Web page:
After working in the Immigration Affairs section of the Rome police department, Caterina Mattiola has finally secured a transfer to Homicide and is eager to move up from routine rookie assignments to investigations. "She was good at [administrative work], better than any of the men, but she knew what happened to women who became indispensable at a single thankless task," writes Conor Fitzgerald in this second intricate and rip-roaring Commissario Alec Blume novel, following The Dogs of Rome.
As Caterina's mentor, Blume begins serious training on a weekend when the latest of a series of muggings of tourists coincides with the death of Henry Treacy, an Irish art forger with a fondness for drink. Was Treacy yet another mugging victim? Or had he been so plastered that he tipped over and cracked his skull on the ancient Roman pavement? "Never forget the law of parsimony, Inspector. Whichever theory needs fewest assumptions is the best," Blume instructs his new assistant.
Learning occurs in both directions when a student is as smart and motivated as Caterina, and Fitzgerald is especially adept at showing the student/teacher dynamic at work as Blume and Caterina investigate the cases that come flying in the door at the same time that the Carabinieri (the military police) seem excessively interested in commandeering (and maybe burying) the Treacy death investigation. Red flags go up for both Blume (the expatriate American on the Rome police force) and Caterina (the Italian woman ambitious to bust into an all-boys club), and neither can resist continuing to dig for clues even when ordered to back off. Corruption turns out to be everywhere, personal histories are revealed to be lurid and discussions become heated about philosophical differences for achieving justice. "Sometimes I think we should just get rid of this whole business of distinguishing between what people meant to do and what they actually did," Blume tells Caterina. "Think of how many lawyers we could get rid of. The ancient Romans didn't allow for intentionality, you know. I think it is a sensible approach."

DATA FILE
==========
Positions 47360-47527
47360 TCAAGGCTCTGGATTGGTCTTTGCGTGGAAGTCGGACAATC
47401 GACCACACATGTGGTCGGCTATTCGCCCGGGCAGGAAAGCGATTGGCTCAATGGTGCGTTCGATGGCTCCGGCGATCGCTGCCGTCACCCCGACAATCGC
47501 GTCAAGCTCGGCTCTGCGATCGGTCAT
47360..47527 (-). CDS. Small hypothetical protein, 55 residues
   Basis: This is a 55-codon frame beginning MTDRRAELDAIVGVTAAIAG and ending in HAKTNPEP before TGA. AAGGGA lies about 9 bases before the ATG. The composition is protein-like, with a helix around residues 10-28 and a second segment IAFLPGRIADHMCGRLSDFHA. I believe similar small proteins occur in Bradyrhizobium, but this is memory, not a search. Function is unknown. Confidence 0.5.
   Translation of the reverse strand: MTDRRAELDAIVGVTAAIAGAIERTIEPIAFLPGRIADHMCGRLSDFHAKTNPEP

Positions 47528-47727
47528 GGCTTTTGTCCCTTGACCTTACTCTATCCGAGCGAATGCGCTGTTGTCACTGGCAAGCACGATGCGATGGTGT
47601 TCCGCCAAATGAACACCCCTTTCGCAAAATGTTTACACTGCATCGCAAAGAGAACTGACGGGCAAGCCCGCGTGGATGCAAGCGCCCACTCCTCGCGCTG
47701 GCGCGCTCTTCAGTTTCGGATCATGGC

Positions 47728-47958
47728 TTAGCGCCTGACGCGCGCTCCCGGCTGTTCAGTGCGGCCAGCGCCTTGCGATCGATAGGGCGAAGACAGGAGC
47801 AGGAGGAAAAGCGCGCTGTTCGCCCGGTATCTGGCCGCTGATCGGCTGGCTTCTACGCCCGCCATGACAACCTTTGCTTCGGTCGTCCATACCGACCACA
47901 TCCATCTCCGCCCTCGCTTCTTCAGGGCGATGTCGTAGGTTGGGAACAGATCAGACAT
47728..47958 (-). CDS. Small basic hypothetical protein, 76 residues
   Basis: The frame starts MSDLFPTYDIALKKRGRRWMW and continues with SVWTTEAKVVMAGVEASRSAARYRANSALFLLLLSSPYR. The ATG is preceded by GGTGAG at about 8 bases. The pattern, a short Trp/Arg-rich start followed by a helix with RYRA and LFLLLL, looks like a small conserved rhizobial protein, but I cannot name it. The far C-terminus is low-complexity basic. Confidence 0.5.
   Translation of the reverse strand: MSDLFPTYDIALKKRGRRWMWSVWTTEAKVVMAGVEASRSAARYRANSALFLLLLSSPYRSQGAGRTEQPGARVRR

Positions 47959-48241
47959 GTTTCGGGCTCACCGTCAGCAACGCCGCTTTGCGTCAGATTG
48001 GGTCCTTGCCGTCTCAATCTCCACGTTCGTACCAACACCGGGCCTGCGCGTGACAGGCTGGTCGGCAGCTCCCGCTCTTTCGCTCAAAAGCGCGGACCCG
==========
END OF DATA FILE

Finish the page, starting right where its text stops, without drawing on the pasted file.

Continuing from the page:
As with Donna Leon's Commissario Brunetti series, set in Venice, the pleasures of this novel go beyond the usual police procedural into the fascinating nuances of contemporary Roman life. Blume, whose art historian parents were gunned down in a bank robbery on Via Cristoforo Colombo years before, may be able to tell a painting by De Chirico from one by Velasquez but he's a failure as a cook--Fitzgerald describes a dinner he prepares for an ex-girlfriend from the U.S. Embassy with the same malicious glee that drives him to have Blume nail a squirming suspect with, "To trust is good; not to trust is better."--John McFarland
Shelf Talker: An intricate, satisfying crime novel set in Rome, with a quirky, engaging detective training a new assistant in the ways of homicide investigation.